November 1, 2009 – February 3, 2010
Roger W. Rogers Gallery
At first glance the latest series of drawings by Richard Martinez reads like a tempestuous and fatalistic version of the Lloyd’s shipping register, but the works gradually and subtly reveal themselves to be nuanced meditations on the nature of history and identity.
The mixed-media wet and dry drawings fix dramatic nautical scenes on a frosted but translucent surface as small, austere and minimalist silhouettes. The restrained palette and minimal treatment seem to deny the inherent romanticism and drama of shipwrecks, voyages of discovery and an elemental struggle against the violence of storms. It’s as if these seascapes are rendered in a way that embodies the clash between J.M.W. Turner’s paintings of ships outlined against golden, turbulent skies, and the ascetic minimalism of a work by Donald Judd. The tension between heroic, dramatic subject matter, and cool, formalist execution seem to argue that history is more complicated than any one perspective or depiction might suggest.
The decision to paint on Duralar, a translucent and to some degree transparent medium, is no accident. Transparency evokes impermanence and fragility and calls to mind the mechanisms of memory and history, which allow us to view the present through the filter of the past. Formally, the frosted medium creates a lucid membrane on which forms are silhouetted crisply while they seem to be suspended in space in the same way that specific events and memories float in the ether of time. Duralar is also the material that blueprints are printed on. This is fine example of meaningful materiality, since our view of history provides a blueprint for our understanding of the present.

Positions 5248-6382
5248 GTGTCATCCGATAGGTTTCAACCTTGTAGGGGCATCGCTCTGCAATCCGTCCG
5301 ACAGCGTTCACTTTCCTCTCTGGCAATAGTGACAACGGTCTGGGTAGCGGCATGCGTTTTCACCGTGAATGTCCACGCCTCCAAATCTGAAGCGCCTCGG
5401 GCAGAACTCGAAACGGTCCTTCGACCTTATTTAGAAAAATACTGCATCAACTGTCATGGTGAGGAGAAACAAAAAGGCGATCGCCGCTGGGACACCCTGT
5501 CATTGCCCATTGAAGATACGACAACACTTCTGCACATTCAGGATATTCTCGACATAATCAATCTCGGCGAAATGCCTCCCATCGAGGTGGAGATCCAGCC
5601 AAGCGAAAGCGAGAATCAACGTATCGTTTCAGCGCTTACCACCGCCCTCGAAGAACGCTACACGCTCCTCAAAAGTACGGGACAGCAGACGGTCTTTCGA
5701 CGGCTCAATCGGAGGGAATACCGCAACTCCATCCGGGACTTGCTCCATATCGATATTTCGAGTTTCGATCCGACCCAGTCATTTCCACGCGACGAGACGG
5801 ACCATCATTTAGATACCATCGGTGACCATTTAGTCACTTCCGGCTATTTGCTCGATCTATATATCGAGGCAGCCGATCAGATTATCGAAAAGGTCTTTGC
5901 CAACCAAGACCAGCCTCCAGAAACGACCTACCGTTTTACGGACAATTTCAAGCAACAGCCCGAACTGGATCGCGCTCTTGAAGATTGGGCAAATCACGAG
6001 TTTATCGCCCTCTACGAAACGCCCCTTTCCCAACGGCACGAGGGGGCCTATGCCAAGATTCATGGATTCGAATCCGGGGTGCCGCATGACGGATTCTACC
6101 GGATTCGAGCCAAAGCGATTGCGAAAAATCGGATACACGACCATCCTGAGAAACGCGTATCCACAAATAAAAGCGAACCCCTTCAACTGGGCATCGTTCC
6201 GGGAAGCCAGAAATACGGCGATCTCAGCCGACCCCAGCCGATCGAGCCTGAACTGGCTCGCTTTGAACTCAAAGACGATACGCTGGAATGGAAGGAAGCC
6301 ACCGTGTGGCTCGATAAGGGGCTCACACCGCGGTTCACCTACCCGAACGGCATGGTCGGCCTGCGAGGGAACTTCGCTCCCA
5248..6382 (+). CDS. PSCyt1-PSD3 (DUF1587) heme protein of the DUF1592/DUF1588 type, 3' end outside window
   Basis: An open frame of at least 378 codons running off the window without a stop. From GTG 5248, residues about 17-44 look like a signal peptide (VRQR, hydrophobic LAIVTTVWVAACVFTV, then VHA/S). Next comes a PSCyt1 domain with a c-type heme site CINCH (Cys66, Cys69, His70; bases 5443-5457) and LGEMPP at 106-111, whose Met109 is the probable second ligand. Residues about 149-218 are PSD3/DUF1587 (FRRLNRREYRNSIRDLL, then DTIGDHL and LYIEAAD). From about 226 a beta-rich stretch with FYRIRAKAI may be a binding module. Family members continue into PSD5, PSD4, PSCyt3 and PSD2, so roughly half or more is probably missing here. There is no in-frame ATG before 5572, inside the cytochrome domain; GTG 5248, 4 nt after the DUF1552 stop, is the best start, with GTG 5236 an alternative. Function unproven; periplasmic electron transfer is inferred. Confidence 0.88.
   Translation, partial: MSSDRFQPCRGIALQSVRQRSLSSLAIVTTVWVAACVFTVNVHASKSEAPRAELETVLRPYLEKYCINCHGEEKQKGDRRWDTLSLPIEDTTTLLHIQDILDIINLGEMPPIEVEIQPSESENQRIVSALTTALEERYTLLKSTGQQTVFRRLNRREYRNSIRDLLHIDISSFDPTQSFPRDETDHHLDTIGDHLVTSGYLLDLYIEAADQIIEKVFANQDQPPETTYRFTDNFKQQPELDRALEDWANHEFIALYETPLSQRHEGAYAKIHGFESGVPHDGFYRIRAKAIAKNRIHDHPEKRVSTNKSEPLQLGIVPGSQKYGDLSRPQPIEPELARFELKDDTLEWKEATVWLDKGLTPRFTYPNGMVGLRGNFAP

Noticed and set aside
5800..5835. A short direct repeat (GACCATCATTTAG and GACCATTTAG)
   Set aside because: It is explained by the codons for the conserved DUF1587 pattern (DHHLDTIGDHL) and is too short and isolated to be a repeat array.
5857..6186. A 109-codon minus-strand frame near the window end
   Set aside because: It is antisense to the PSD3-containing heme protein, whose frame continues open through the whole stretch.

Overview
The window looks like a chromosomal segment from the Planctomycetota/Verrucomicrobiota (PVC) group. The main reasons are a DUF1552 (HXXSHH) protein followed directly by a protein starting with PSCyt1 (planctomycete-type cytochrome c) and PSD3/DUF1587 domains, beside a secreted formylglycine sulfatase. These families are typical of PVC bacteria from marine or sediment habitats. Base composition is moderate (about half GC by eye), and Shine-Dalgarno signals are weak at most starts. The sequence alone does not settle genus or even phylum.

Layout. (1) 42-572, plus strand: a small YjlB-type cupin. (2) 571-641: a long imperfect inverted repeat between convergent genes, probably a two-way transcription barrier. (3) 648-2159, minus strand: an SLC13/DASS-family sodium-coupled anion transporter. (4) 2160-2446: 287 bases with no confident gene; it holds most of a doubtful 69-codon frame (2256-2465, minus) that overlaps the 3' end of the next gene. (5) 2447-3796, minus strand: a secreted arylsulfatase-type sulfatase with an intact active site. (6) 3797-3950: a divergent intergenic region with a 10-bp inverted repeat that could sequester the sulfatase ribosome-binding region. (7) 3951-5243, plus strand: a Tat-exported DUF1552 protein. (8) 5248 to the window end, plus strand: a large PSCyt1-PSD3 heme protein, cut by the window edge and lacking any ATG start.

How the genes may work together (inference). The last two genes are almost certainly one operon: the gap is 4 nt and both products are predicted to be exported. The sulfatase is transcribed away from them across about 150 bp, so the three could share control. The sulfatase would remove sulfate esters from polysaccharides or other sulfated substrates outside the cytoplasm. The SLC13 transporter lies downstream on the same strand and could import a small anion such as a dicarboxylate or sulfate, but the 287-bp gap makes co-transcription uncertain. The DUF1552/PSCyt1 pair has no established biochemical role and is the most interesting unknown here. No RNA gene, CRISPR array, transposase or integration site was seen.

Martinez also addresses the complicated dynamics of identity in these works. He seems to suggest that to be Hispanic in America often means to be aware of the two great cultural influences that shape your identity: the richness of indigenous American culture rooted in the soil which you came from, and the genetic and cultural influence of the Europeans who came to the new world in their sailing ships (the age’s equivalent of weapons of mass destruction and the vehicle of globalization’s early manifestation). The conquest of the continent, brutal and catastrophic though it was for the indigenous peoples, left its cultural and genetic traces in their descendents to such an extent that to separate the indigenous from the introduced would mean the loss of half of one’s identity.
Given this context, Martinez’s treatment of the nautical images is intentionally and understandably ambiguous. The silhouetted ships become ciphers on which the viewer can project his or her own view of the events and ideas presented. Although the works are undeniably beautiful and elegant, there is also something ominous about the darkly silhouetted ships. Martinez seems to delight in the hybridity that comes from creating a work of art that is the product of examining an idea from a multiplicity of aesthetic, historical and cultural perspectives.
Richard Martinez teaches painting at The University of Texas at San Antonio. He received his BA from Southern Oregon University and his MFA from The University of California, Davis. His work has been exhibited in Texas, Oregon, Florida and California
- Andries Fourie